Friday 4 October 2013

Mature students

Thursdays are my Upright Days, as I am scheduled to be up on my hind feet for 7 hours between 9 and 5.  Math-enabled readers will realise that gives me an hour to do everything else.  In a way it's an easier day that Wednesday, when I only have five scheduled contact hours but divided among 4 different courses.  Thursday has a single lunchtime lecture bracketed by two three-hour lab classes.  I wanted to get in early and talk to the technicians before the merry-go-round whirled me off into teaching.  The Institute is quite quiet at 0830hrs, so I was surprised to be met at the corner of two corridors by one of my 1st-year cell biologists.  I was taken full aback to see the fellow give me a radiant smile and say how much he'd enjoyed the previous day's class.  He must have passed Maths for his Leaving Certificate or he wouldn't be in college but he'd told me the day before that (bio-chemo-physico) science was completely new to him.  The task had been to use an optical microscope to compare plant and animal cells.  It's a workaday thing to do and almost all my students had done it before, but for this chap seeing his own cells with his own DNA stained dark blue for the first time at the age of 34 was amazing.  It's funny how sometimes the older students have more of the eyes-wide-open delight that characterises children than their younger colleagues.

In the brief white-diary before my mid-day lecture, I grabbed a quick bite in the canteen with a good friend from the Engineering School, she's an architect but her older sister has just retired as a science teacher in another of Ireland's third level colleges. After a rather brilliant school career under the tutelage of LSU nuns, this woman was all set to swim into the humanities at college and become a historian or lawyer.  One evening in her late teens she turned up at a science lecture at UCD (about sex in seaweed) and that completely changed her life.  The worthy nuns had unconsciously kept hidden a whole bright, intriguing, frustrating and rewarding Way of Seeing the world. She promptly scrapped her previously imagined career path and, without any previous experience or qualifications, enrolled in UCD to do Science.  You could do that in those days.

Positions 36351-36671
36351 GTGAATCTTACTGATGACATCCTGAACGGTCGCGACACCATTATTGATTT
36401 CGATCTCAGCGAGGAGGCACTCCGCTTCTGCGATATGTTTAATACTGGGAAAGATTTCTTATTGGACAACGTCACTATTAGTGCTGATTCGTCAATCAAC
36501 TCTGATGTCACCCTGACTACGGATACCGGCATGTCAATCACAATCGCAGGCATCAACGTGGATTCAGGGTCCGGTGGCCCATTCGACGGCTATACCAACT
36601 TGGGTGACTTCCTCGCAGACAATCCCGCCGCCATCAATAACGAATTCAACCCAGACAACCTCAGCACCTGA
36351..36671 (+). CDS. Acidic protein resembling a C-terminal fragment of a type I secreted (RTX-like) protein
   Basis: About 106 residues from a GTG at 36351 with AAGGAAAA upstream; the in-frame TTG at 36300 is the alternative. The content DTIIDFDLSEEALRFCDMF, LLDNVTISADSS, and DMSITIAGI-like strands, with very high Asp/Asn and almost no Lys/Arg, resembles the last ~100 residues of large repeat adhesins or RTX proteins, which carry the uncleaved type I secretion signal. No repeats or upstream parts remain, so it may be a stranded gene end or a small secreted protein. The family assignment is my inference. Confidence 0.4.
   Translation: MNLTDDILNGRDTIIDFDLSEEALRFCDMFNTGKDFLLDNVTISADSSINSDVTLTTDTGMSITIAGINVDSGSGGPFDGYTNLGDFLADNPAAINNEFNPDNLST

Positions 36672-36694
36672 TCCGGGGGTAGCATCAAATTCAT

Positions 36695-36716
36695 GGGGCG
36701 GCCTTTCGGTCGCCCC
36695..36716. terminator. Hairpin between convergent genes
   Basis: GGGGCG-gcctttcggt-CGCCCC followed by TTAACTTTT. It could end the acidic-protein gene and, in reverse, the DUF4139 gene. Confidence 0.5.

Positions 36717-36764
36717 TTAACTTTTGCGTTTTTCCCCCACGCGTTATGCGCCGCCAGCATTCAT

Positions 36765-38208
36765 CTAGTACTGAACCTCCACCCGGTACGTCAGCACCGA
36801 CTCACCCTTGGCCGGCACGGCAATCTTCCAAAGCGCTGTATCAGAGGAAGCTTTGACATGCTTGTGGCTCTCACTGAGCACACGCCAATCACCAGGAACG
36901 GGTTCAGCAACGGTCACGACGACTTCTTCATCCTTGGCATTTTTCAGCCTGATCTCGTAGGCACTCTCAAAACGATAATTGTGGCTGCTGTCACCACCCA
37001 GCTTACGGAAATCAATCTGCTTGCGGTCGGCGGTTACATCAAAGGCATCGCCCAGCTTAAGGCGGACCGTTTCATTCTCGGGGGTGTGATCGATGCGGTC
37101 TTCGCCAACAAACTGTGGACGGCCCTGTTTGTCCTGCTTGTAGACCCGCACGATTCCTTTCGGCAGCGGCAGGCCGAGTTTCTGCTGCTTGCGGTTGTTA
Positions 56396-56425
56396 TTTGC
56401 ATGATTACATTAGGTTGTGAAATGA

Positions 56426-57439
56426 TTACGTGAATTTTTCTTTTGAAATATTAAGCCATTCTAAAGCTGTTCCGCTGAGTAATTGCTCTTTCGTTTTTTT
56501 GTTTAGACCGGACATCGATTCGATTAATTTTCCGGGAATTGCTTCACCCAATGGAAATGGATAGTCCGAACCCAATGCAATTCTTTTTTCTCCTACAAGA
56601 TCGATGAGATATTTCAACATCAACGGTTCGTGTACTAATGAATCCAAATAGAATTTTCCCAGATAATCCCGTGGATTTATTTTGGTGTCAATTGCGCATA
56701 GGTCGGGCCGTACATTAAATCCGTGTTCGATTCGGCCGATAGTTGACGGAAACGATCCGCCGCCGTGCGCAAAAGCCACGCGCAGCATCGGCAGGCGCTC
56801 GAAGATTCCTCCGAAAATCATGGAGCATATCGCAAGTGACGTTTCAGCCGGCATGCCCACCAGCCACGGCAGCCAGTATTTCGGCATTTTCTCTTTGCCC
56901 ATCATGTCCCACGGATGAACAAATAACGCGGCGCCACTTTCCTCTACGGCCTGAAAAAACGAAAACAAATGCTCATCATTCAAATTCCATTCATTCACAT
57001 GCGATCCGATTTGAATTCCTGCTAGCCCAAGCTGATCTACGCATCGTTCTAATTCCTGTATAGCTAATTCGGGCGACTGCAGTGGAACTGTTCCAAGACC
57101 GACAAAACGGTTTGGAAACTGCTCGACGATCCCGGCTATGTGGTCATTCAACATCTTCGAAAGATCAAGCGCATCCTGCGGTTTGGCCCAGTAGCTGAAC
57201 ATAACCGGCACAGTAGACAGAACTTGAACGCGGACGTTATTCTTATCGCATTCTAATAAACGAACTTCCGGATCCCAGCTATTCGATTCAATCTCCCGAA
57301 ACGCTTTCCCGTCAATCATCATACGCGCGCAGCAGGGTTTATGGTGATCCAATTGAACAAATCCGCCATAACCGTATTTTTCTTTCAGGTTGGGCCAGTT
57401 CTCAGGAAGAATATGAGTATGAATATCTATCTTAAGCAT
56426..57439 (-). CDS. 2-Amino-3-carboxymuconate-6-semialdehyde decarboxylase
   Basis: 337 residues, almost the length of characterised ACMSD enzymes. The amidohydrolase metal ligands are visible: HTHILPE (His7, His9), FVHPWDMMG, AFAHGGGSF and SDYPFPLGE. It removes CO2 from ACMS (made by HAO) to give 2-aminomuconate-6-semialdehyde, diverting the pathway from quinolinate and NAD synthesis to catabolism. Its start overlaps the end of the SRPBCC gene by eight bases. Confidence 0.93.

On my way back to t'office to get my kit, I met a clatter of the mature students whom I'd interviewed back in May, mitching off their chemistry class to get some lunch before my human physiology lecture.  They told me that they were awash with anxiety about the course and all its long words and I did my best to reassure them that they'd be grand because they'd shown in a previous working life that they were not afraid of hard work and they certainly had a much clearer vision of what they were doing in college than their younger peers.

Learning names and connecting them with faces can be hard but I've now clocked everyone in my two 3rd Year Bio sections, helped by the fact that I'd worked with half of them last year, so learning the new names was just joining the dots.  A number of them are also 'elders' and all of these are 'furrin' - Russian-Irish, Pakistani-Irish, Polish-Irish, Nigerian-Irish and SouthAfrican-Irish.  Knowing him of old, I wasn't surprised to see my Muslim student discretely leave the lab in the middle of class and slip back 20 minutes later having attended ṣalāt al-ʿaṣr صلاة العصر afternoon prayer.  I reminded him of the time he'd done the same thing in the Spring and rather conspicuously returned to find everyone gone early except me tidying things up.  The age and variety-pack backgrounds of these mature students make them quite interesting to talk to.  I can't, for example, imagine having a rational conversation about The Protocols of The Elders of Zion with any of my teaching colleagues.

For me a perfect day would be to wedge my capacious backside in a comfortable chair with nothing to do but a little light bloggin', sustained by cups of tea and an occasional cheese sandwich.  As I was driving homing in the gloaming last night, my path was crossed by a big Grey Heron (Ardea cineraea, Corr chorcra) - always rather mystic wonderful and rarely seen in flight in Ireland - that wrapped up a pretty good day.
Cue Tennyson:
 Then quickly rose Sir Bedivere, and ran,
 And, leaping down the ridges lightly, plunged
 Among the bulrush-beds, and clutch'd the sword,
 And strongly wheel'd and threw it. The great brand
 Made lightnings in the splendour of the moon,
 And flashing round and round, and whirl'd in an arch,
 Shot like a streamer of the northern morn,
 Seen where the moving isles of winter shock
 By night, with noises of the northern sea.
 So flash'd and fell the brand Excalibur:
 But ere he dipt the surface, rose an arm
 Clothed in white samite, mystic, wonderful,
 And caught him by the hilt, and brandish'd him
 Three times, and drew him under in the mere.

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